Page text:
Challenges and opportunities to prevent tuberculosis in people living with HIV in low-income countries

Authors from The Union have published a paper in The International Journal of Tuberculosis and Lung Disease, entitled: Challenges and opportunities to prevent tuberculosis in people living with HIV in low-income countries.

People living with HIV (PLHIV) are at a high risk of developing tuberculosis (TB), and preventing TB is therefore critical. Preventive therapies have been seen to be extremely effective, yet in most low-income countries with high-burdens of HIV-associated TB these interventions are not happening. This recent paper explores these challenges and provides practical and up-to-date information on key interventions that can be implemented by programme managers to prevent TB among PLHIV in low-income countries.

The paper has been developed by Union TB-HIV consultants after a meeting at the 48th Union World Conference on Lung Health in Guadalajara, Mexico, where potential interventions were discussed. The paper specifically reviews the most important therapeutic interventions - antiretroviral therapy (ART) and isoniazid preventive therapy (IPT), focusing on the programmatic challenges and opportunities around their implementation and putting them in the context of other preventive interventions.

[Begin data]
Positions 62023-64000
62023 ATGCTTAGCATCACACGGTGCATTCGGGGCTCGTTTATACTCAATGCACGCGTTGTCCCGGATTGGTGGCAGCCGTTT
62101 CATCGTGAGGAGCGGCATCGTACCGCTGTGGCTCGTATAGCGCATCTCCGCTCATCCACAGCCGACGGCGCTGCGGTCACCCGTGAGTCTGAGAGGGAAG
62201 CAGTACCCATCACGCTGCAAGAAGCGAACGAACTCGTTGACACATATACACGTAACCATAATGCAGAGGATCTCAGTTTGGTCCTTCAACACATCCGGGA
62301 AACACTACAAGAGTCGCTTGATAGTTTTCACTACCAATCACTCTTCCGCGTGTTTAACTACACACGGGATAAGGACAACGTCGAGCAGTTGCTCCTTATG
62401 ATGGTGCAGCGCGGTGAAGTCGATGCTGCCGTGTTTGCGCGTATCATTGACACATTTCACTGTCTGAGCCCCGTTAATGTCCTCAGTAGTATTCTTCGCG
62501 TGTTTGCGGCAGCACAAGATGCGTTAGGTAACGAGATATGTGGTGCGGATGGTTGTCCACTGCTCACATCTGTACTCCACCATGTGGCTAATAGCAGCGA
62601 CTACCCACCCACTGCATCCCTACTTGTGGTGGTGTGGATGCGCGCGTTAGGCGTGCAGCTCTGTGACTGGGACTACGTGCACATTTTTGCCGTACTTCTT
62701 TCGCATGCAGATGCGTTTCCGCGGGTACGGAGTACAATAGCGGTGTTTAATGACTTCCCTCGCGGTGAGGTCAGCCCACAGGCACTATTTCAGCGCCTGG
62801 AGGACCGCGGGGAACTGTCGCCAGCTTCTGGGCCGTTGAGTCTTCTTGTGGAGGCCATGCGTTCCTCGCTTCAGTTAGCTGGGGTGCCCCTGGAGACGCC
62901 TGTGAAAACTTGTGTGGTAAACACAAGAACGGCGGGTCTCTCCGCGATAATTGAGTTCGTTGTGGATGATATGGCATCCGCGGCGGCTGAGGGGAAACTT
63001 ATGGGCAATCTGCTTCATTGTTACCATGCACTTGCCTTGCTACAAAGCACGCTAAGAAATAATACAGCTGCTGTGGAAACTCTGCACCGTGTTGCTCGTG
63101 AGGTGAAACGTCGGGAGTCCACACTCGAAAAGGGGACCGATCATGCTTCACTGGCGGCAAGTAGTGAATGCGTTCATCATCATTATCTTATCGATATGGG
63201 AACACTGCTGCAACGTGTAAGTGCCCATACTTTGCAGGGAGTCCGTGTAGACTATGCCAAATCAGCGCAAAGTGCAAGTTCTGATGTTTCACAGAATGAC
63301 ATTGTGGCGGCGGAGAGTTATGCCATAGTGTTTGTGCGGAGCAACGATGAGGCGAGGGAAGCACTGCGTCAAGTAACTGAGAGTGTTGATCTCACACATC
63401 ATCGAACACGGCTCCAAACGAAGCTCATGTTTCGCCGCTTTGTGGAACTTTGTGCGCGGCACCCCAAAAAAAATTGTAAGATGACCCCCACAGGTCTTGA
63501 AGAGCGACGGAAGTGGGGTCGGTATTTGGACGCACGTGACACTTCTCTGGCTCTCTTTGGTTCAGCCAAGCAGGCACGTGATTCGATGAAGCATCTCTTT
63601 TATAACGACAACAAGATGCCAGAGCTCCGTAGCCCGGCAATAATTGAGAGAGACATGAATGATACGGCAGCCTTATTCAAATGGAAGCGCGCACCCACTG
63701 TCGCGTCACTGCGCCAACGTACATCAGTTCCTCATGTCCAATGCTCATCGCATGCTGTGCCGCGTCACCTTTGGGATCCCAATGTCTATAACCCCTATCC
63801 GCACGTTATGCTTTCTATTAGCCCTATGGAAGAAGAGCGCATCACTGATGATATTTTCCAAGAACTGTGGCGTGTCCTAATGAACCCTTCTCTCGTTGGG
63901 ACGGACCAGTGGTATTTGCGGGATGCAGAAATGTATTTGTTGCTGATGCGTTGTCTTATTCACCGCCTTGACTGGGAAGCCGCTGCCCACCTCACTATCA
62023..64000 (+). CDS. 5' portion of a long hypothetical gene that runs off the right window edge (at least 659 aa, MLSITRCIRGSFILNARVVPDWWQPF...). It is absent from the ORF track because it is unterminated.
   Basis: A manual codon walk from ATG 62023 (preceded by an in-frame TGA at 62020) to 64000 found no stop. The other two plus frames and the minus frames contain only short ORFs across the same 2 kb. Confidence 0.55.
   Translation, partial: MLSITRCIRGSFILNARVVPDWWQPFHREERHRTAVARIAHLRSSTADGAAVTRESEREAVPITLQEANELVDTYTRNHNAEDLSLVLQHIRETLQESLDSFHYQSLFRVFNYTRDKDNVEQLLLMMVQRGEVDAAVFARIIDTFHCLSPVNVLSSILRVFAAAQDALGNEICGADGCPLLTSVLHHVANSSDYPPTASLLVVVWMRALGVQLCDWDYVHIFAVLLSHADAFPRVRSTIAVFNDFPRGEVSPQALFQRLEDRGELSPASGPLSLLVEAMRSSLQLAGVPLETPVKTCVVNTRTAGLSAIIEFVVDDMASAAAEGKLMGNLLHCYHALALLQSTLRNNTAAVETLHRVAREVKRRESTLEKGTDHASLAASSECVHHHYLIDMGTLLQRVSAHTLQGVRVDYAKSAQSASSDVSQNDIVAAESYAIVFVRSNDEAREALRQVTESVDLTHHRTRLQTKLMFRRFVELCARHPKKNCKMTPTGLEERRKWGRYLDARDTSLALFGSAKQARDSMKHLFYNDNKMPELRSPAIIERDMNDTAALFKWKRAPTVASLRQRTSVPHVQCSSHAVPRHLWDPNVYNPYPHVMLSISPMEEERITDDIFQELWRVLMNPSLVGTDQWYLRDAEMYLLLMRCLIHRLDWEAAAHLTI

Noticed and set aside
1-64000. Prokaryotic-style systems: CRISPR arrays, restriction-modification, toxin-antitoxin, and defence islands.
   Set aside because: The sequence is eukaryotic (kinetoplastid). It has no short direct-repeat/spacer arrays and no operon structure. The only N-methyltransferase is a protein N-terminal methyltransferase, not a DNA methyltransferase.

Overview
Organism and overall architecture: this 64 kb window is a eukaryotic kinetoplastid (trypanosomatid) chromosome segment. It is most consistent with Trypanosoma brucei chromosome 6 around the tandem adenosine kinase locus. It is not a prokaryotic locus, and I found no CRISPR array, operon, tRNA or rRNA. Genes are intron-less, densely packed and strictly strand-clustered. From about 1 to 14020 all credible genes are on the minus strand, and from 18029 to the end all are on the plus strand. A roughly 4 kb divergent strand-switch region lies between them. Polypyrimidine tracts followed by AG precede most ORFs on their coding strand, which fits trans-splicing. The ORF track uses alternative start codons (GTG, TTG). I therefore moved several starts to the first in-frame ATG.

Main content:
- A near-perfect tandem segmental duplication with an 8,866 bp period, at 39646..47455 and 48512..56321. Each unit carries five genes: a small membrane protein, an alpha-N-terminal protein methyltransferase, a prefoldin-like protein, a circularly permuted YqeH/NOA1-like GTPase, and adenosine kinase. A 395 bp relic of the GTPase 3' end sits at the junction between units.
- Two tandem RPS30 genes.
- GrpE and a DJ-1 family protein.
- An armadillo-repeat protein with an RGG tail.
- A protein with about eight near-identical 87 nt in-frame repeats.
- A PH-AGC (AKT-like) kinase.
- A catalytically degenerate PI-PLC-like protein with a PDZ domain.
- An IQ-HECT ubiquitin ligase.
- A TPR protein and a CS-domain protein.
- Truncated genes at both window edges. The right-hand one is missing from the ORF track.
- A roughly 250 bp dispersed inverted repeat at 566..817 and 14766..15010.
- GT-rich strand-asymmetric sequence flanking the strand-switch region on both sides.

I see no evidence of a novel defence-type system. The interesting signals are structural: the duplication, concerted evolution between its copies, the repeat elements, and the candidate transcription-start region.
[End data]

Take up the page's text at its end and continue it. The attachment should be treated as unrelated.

The World Health Organization (WHO) now recommends that all PLHIV, regardless of their CD4 cell count or the clinical stage of disease, should initiate ART, and that this early initiation amongst asymptomatic PLHIV has a potent TB preventive effect, with even more benefits in those with advanced immunodeficiency. The paper highlights that whilst data on ART in preventing TB are encouraging, ART in isolation does not do the job adequately and optimisation of TB prevention therefore requires additional interventions.

It is now established that IPT, combined with ART among PLHIV, significantly reduces the risk of TB and mortality compared with ART alone, and therefore has great potential benefits. However, despite the evidence, this intervention is not implemented in most low-income countries with high burdens of HIV-associated TB.

The authors urge that to reduce TB in PLHIV in low-income countries measures need to include ensuring that all persons at risk know their HIV status, and that for those diagnosed with HIV infection, there is the immediate initiation and sustained use of ART. The implementation and scale-up of IPT combined with early ART should be considered, addressing issues such as: treatment duration, use of diagnostic tools to exclude active TB, robust supply of drugs, patient-centred support and follow-up, TB detection among close contacts, and infection control. Strong commitment and collaboration between HIV and TB programmes are required.